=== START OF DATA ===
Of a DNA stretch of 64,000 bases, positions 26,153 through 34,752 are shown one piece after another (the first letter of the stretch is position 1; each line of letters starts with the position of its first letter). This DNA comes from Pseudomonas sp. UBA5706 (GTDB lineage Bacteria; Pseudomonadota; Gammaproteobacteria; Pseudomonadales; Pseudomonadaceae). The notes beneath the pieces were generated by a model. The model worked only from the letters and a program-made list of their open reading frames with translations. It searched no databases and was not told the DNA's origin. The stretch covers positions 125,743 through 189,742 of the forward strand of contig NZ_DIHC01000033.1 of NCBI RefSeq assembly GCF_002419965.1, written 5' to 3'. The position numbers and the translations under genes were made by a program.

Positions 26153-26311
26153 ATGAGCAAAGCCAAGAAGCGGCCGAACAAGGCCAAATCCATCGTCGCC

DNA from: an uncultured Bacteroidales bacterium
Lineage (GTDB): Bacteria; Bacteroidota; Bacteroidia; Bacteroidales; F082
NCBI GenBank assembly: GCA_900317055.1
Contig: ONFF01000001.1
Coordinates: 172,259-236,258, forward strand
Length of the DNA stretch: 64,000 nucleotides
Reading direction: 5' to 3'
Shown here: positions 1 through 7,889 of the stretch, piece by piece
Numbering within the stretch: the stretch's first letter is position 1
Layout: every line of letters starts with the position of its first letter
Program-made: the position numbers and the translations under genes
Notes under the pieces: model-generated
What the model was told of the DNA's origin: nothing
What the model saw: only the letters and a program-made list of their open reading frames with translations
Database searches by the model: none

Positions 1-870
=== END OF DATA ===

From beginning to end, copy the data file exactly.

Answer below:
Of a DNA stretch of 64,000 bases, positions 26,153 through 34,752 are shown one piece after another (the first letter of the stretch is position 1; each line of letters starts with the position of its first letter). This DNA comes from Pseudomonas sp. UBA5706 (GTDB lineage Bacteria; Pseudomonadota; Gammaproteobacteria; Pseudomonadales; Pseudomonadaceae). The notes beneath the pieces were generated by a model. The model worked only from the letters and a program-made list of their open reading frames with translations. It searched no databases and was not told the DNA's origin. The stretch covers positions 125,743 through 189,742 of the forward strand of contig NZ_DIHC01000033.1 of NCBI RefSeq assembly GCF_002419965.1, written 5' to 3'. The position numbers and the translations under genes were made by a program.

Positions 26153-26311
26153 ATGAGCAAAGCCAAGAAGCGGCCGAACAAGGCCAAATCCATCGTCGCC

DNA from: an uncultured Bacteroidales bacterium
Lineage (GTDB): Bacteria; Bacteroidota; Bacteroidia; Bacteroidales; F082
NCBI GenBank assembly: GCA_900317055.1
Contig: ONFF01000001.1
Coordinates: 172,259-236,258, forward strand
Length of the DNA stretch: 64,000 nucleotides
Reading direction: 5' to 3'
Shown here: positions 1 through 7,889 of the stretch, piece by piece
Numbering within the stretch: the stretch's first letter is position 1
Layout: every line of letters starts with the position of its first letter
Program-made: the position numbers and the translations under genes
Notes under the pieces: model-generated
What the model was told of the DNA's origin: nothing
What the model saw: only the letters and a program-made list of their open reading frames with translations
Database searches by the model: none

Positions 1-870